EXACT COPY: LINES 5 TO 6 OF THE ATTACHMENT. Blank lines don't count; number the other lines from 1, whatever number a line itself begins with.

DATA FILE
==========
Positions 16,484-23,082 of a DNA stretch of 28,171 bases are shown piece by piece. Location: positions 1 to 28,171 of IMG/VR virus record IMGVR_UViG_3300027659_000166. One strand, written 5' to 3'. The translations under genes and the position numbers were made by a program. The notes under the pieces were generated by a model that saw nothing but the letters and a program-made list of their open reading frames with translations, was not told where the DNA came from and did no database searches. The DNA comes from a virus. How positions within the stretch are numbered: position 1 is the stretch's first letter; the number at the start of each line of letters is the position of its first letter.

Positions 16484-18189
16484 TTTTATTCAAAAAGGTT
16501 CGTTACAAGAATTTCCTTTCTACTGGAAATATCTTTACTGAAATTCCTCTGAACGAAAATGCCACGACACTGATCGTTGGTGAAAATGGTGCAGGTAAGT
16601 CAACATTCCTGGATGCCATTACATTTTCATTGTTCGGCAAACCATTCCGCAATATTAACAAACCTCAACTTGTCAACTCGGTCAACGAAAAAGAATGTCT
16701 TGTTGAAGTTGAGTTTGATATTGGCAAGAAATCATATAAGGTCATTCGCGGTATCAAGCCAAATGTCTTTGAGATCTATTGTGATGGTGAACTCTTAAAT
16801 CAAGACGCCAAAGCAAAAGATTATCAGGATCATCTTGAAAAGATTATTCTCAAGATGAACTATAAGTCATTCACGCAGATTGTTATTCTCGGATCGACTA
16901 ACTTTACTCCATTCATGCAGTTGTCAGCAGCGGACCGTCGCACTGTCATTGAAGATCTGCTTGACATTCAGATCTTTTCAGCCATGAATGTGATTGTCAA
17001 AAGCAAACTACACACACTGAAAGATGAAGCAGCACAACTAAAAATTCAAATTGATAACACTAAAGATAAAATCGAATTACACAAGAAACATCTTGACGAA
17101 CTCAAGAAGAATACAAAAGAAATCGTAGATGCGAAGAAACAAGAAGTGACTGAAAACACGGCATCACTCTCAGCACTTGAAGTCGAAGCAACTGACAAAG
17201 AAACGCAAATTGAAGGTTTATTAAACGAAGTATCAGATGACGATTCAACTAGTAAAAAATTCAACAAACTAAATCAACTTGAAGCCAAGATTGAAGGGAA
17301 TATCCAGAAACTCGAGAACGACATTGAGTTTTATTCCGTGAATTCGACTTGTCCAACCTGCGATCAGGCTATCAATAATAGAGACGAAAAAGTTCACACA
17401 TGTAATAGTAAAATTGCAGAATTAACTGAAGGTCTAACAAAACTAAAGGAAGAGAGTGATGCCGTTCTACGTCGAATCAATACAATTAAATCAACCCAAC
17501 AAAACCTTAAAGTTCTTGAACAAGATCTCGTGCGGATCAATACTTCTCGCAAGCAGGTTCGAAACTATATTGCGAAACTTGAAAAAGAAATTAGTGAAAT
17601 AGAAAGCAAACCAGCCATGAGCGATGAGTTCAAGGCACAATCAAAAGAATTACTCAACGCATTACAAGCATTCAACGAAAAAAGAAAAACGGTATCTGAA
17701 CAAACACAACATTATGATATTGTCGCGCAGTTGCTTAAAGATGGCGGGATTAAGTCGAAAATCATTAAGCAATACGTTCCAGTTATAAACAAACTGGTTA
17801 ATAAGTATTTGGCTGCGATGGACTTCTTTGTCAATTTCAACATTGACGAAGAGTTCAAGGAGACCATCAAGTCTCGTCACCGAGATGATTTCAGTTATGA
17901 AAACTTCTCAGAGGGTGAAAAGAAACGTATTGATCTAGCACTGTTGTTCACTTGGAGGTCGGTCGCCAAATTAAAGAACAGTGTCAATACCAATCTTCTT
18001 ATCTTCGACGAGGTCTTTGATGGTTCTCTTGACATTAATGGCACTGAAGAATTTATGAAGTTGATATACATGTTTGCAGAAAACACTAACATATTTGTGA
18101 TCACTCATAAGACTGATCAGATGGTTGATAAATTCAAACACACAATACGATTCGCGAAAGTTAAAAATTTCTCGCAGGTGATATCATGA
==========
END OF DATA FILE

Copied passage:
16601 CAACATTCCTGGATGCCATTACATTTTCATTGTTCGGCAAACCATTCCGCAATATTAACAAACCTCAACTTGTCAACTCGGTCAACGAAAAAGAATGTCT
16701 TGTTGAAGTTGAGTTTGATATTGGCAAGAAATCATATAAGGTCATTCGCGGTATCAAGCCAAATGTCTTTGAGATCTATTGTGATGGTGAACTCTTAAAT